In Grand Canyon for Sale, environmental journalist Stephen Nash delivers a nuanced, comprehensive, surprisingly up-to-date review of the threats facing the United States’ 2.5 million square kilometres of publicly owned land. That includes national parks, forests, deserts and wildlife refuges — sites Nash calls “28 percent of the national dirt”. Here are direct, captivating stories centring on efforts to protect Native American culture, endangered species and ecosystems; the actions of rangers and armed militias; the aims of US President Donald Trump’s administration; and, always, politics and money.
Although relevant to all US public lands, and many elsewhere, the book focuses on the almost 23,000 square kilometres of public land centred on Arizona’s Grand Canyon. Its subtitle, “Public Lands Versus Private Interests in the Era of Climate Change”, is apt, but the last phrase is extraneous. The implications of climate change for science and land management are covered well here, but are not the overarching theme. This is a strength. Climate change too often dominates conservation discussions, and can obscure the massive, pervasive and immediately actionable effects of habitat destruction and cultural disruption. Grand Canyon for Sale is fundamentally about the use of power politics to hijack public values, heritage and acreage for private gain.
Nash’s discussion of invasive species is refreshing. Nationally, around 50,000 non-native plants have been introduced to the United States, most in the past 70 years. About 10% of them are ‘invasive’: having naturalized and spread, they are harming native species, agriculture or human health. The Grand Canyon is remote, yet hosts some 200 non-native plants. Comprising 10% of its flora, these have an impact on 50% of its lands. Canyons once lush with grasses, forbs, cattails, willows and other wetland or riverside species have become monotonous expanses of Eurasian tamarisk trees.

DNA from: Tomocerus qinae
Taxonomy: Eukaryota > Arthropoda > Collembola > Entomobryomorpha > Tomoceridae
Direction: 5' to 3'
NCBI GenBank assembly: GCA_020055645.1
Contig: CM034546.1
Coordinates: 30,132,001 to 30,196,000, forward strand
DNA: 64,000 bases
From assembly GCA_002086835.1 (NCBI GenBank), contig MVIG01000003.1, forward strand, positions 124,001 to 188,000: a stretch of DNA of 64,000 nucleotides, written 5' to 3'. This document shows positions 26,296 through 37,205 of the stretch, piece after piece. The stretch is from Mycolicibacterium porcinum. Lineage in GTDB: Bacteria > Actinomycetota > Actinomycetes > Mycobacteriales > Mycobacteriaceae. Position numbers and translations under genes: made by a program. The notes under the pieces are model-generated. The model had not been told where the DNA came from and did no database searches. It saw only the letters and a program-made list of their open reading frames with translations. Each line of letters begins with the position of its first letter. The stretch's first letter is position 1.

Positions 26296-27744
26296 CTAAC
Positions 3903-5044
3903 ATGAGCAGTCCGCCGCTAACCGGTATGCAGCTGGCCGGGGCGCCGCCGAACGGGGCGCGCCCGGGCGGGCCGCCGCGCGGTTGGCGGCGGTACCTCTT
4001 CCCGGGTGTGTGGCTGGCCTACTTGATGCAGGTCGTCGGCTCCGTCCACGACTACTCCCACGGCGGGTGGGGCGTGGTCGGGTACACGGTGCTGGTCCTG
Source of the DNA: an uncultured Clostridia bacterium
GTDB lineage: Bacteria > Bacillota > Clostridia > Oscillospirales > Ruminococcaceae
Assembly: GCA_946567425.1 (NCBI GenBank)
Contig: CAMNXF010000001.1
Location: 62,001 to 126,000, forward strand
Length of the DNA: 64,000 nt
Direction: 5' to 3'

“The book shines in its attention to the corrosive influence of money and politics on land management.”
The book shines in its attention to the corrosive influence of money and politics on land management. Most popular books on nature conservation treat the explosion of invasive species as tragic; a few argue it is beneficial; and almost all present it as an inadvertent by-product of globalization. Digging deeper into policy, law, funding and on-the-ground management, Nash finds that much of the problem is not inevitable. The Animal and Plant Health Inspection Service, the US agency charged with controlling the influx of exotics, has been captured and hobbled by the industries it is supposed to regulate. A retired federal inspector interviewed by Nash notes: “It happens all the time. Industry is going to push back.” The vast majority of funding for the control of invasives — US$2.3 billion federally in 2016 — is spent on commercial agricultural and livestock interests. Very little goes to protect endangered species or the integrity of public-land ecosystems. Trump’s proposed 2017 budget exacerbates the problem by slashing the Environmental Protection Agency’s invasive-species funding while retaining that of the Department of Agriculture.